So far in 2017, the healthcare sector has reported 233 breach incidents  – affecting over 3 million patient records – to the US Department of Health and Human Services, state attorney generals, and media.  Insider attacks accounted for 41% of these breaches.

A very recent incident of insider threat within the healthcare sector emerged with news of a breach at Anthem Medicare vendor, LaunchPoint Ventures.

LaunchPoint is an Indiana-based company that provides coordination services to Anthem. As part of contracted services, LaunchPoint was provided with access to Anthem plan members’ protected health information (PHI).

On May 28, 2017, LaunchPoint found that an employee emailed a file with PHI – Social Security numbers, Medicare ID numbers, Medicare contract numbers, dates of enrollment and health plan ID numbers – to his personal email address on July 8, 2016. This action was against LaunchPoint’s policies.

On June 12, LaunchPoint determined the file included PHI of Anthem members and reported the incident to Anthem on June 14. The data from 18,580 members was included in this breach.

As a result of the breach, LaunchPoint is providing impacted members with information on how to better protect against potential identity theft and fraud, as well as access to two years of credit monitoring and identity theft restoration services with AllClear ID at no cost.

This isn’t the first time Anthem has experienced a significant data breach. In 2015, hackers broke into a database containing the personal data of up to 80 million customers and employees. Anthem recently agreed to pay $115 million to settle class-action lawsuits stemming from this breach.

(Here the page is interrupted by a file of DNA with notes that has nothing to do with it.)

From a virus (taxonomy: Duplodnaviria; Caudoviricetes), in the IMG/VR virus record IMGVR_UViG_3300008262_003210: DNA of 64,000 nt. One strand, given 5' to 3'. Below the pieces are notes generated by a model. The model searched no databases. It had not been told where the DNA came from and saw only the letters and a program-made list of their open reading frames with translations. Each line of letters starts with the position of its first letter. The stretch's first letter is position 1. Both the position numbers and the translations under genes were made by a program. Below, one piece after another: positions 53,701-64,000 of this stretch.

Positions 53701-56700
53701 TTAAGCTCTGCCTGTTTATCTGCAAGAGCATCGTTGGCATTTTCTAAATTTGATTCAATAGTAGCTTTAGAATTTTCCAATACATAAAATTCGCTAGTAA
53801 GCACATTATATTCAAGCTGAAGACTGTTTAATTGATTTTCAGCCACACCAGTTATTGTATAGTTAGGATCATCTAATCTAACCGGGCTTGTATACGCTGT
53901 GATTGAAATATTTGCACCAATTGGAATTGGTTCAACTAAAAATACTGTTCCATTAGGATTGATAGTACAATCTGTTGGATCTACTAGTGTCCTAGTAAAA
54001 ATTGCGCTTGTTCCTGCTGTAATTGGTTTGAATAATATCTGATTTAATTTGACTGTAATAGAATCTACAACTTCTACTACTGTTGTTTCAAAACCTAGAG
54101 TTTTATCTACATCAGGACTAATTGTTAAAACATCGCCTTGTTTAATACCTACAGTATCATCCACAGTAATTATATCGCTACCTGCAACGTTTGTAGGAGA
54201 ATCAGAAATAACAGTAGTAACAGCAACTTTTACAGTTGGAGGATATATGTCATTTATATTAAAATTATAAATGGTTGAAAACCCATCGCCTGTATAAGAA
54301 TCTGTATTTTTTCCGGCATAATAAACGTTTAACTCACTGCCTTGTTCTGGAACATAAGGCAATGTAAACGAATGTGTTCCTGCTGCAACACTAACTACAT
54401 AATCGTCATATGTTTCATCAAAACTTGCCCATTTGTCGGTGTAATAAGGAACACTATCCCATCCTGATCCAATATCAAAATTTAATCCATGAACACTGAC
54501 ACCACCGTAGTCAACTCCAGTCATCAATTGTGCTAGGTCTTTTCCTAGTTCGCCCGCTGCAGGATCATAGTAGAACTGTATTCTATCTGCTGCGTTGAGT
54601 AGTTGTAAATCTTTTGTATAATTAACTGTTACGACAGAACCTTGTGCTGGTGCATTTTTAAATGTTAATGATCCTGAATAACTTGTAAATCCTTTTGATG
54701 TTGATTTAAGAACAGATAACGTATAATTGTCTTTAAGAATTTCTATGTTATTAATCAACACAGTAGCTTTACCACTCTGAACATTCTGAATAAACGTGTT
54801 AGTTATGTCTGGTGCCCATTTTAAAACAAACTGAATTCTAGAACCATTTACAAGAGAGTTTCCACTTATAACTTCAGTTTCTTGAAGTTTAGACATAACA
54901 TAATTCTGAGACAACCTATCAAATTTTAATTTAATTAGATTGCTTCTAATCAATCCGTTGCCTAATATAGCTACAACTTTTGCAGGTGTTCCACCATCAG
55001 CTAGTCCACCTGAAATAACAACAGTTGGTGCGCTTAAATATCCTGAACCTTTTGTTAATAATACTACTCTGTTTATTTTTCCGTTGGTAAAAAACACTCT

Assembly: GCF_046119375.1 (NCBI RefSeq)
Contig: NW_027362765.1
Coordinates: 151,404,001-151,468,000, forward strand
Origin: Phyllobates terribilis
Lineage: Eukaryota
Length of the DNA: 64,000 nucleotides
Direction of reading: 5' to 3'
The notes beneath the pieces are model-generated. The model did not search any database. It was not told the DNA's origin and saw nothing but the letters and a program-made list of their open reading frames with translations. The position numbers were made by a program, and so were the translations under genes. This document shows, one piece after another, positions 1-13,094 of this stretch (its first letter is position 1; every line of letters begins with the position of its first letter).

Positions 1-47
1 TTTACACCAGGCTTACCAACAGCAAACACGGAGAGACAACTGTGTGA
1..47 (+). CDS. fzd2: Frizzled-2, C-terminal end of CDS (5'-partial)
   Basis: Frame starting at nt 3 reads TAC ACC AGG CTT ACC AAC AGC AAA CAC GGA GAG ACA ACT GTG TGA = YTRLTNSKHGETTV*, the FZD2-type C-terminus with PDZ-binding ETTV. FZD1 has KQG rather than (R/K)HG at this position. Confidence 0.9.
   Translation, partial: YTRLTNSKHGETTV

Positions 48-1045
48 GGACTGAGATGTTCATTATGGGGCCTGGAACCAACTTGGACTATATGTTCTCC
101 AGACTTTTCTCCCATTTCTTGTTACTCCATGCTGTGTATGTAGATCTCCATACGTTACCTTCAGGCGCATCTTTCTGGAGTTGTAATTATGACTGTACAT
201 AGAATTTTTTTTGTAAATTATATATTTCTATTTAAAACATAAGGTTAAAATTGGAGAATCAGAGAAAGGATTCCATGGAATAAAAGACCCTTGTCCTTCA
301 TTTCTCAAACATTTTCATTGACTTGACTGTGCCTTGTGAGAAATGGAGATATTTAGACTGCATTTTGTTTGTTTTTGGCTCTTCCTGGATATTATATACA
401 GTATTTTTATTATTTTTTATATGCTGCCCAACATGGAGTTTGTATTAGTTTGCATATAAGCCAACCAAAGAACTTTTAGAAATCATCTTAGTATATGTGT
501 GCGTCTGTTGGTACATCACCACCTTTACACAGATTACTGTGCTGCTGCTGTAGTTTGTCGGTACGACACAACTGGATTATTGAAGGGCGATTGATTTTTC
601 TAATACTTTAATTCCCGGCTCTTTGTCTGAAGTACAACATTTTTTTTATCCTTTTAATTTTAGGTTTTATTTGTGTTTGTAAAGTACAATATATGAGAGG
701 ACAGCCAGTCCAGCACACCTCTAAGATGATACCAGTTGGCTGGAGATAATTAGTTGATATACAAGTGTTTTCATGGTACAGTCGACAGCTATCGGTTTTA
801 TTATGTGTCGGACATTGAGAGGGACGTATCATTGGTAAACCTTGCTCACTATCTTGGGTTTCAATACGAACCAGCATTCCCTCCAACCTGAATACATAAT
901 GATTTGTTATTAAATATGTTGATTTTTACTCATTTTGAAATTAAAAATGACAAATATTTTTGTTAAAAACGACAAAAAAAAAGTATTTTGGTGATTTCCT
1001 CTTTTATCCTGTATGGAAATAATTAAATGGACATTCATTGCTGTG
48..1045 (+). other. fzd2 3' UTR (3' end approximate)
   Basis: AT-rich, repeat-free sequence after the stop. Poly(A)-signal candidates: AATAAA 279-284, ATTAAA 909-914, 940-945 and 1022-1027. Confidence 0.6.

Key Characteristics of the Attack

  • The attack was carried out by an employee of a vendor. It’s unclear if there was malicious intent, or if this was simply a case of negligence.
  • The employee had access to PHI, and was able to send this data via email to a personal account.
  • It was nearly a year before the data breach was discovered, and even longer before the incident was reported to Anthem and its members.

Lessons Learned from the LaunchPoint Data Breach and Prevention Tips

What can we learn from this particular insider threat and, more importantly, what steps can organizations take to avoid similar breaches? Based on the characteristics of this breach, here are several prevention tips:

  • Hold third parties to a high standard. Ensure vendors and partners have strong data protection policies and safeguards in place. Ensure access to data is on a “need to know” basis: only staff that need access to systems to do their jobs should have access. Enquire about the third party’s security awareness training: is it delivered to all employees at onboarding and refreshed periodically?
  • Catch insider breaches promptly. Use online monitoring technology to ensure you are constantly listening for threats. Prompt attention to breaches will help mitigate damage and allow for rapid notification of affected parties.
  • Policies are not enough. LaunchPoint had a policy against emailing data outside the organization, but this didn’t prevent the breach. Online monitoring technology can catch large file transfers via email.
  • Limit, log, and monitor use. Use online monitoring technology to limit access to sensitive data, log access to such data, and alert IT staff to breaches.
  • Watch out for large data transfers. Monitor large data transfers going out of the organization, whether by email, USB devices, or via cloud services.
  • Monitor outgoing e-mails. Be aware of outgoing e-mail to personal accounts or a large amount of data being transmitted via email.

Insiders – whether employees or subcontractors – often have easy access to sensitive data. Security-awareness training should be a prerequisite for access to this data. Then, it’s critical to monitor ongoing access to this data to help prevent loss and mitigate damage.